Stichopogon abdominalis eating another individual of the same species

Stichopogon can be fierce predators in open sandy habitats. S. abdominalis prefers areas of open white sand. S. trifasciatus are often found on the shores of lakes and rivers, though they can occur in the same sandy blowouts as S. abdominalis. Both are fairly small, but S. trifasciatus are larger. I have seen runt S. trifasciatus that approached the size of S. abdominalis. The abdominal patterns are distinctive.

Stichopogon trifasciatus

The name derives from the alternating pattern of silver and dark tergites (abdominal segments). It’s sometimes known as the three-banded robberfly.

Size: 9.5-14 mm

Range: Throughout U.S.

FL Range: Throughout

FL Season: April – October

Stichopogon abdominalis

Very small robbers, with dark or reddish bands on most abdominal segments. I often find these in the same white sand habitats as Moustached Tiger Beetle (Ellipsoptera hirtilabris).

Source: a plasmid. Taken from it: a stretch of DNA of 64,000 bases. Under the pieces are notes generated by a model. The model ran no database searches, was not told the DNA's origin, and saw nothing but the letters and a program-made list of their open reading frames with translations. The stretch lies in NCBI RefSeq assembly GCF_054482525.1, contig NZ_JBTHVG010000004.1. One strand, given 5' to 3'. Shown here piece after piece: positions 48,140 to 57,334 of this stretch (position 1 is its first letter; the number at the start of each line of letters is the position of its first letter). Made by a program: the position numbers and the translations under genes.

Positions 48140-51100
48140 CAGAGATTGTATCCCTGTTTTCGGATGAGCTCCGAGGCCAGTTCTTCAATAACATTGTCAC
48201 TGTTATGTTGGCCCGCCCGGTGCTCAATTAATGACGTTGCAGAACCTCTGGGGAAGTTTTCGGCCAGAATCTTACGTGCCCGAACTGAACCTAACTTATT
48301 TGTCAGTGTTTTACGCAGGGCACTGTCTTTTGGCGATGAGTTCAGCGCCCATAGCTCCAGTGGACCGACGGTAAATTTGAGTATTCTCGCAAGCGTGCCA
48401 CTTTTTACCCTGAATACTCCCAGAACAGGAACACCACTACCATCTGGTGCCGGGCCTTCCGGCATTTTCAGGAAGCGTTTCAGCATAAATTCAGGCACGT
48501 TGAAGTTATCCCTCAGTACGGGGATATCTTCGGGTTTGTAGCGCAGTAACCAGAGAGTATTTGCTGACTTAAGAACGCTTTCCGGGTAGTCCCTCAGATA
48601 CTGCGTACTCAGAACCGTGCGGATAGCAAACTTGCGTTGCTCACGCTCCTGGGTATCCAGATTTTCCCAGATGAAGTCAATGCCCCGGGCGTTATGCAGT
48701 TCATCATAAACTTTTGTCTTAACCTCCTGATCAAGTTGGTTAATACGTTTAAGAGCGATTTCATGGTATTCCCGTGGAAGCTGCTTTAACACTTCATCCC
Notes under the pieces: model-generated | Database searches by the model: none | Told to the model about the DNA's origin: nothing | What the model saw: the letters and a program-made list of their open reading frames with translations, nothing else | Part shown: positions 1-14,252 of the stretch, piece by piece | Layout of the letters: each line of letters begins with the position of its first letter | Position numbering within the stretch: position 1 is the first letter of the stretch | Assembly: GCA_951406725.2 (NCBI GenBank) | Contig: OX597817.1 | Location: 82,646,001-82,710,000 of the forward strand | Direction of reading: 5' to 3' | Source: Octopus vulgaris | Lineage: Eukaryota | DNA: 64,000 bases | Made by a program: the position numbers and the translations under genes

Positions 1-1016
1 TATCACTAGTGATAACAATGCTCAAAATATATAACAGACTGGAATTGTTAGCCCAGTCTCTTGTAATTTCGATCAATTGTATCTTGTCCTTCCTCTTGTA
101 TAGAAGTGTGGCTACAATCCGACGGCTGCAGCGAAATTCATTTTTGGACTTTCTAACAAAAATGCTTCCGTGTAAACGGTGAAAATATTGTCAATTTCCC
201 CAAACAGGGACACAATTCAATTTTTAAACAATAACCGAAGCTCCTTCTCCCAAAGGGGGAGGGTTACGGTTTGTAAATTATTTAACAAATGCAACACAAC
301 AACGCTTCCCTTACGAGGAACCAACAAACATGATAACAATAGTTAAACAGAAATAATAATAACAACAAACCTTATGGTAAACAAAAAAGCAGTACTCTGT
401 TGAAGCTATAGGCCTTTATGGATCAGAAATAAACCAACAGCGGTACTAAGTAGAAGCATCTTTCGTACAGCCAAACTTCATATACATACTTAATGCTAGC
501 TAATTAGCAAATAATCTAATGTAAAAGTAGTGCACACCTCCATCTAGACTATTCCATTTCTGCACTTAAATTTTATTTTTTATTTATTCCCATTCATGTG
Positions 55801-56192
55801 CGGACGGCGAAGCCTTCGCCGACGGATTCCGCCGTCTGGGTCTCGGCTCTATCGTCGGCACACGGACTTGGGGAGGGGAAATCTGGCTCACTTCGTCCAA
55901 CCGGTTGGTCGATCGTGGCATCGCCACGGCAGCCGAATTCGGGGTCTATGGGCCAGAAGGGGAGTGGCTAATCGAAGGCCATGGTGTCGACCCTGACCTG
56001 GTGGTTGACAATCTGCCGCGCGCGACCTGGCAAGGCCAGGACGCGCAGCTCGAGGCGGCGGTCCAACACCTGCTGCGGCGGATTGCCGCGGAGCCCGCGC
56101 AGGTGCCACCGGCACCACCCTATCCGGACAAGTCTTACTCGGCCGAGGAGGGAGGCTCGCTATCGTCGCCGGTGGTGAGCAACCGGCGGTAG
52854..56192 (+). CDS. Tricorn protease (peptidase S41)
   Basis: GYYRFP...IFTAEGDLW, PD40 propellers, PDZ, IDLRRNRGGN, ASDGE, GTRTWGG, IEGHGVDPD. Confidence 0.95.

Size: 6-8 mm

Range: Georgia and Florida

FL Range: Panhandle, north, and central Florida south to Highlands County.

FL Season: March – October

The open sandy habitat important for Stichopogon abdominalis and other species is often maintained by harvester ants. Harvester ants seem to be a keystone species for this habitat.


Barnes, J. K. (2013). The genus Stichopogon Loew (Diptera: Asilidae) in America North of Mexico. Proceedings of the Entomological Society of Washington, 115(1), 9-36.

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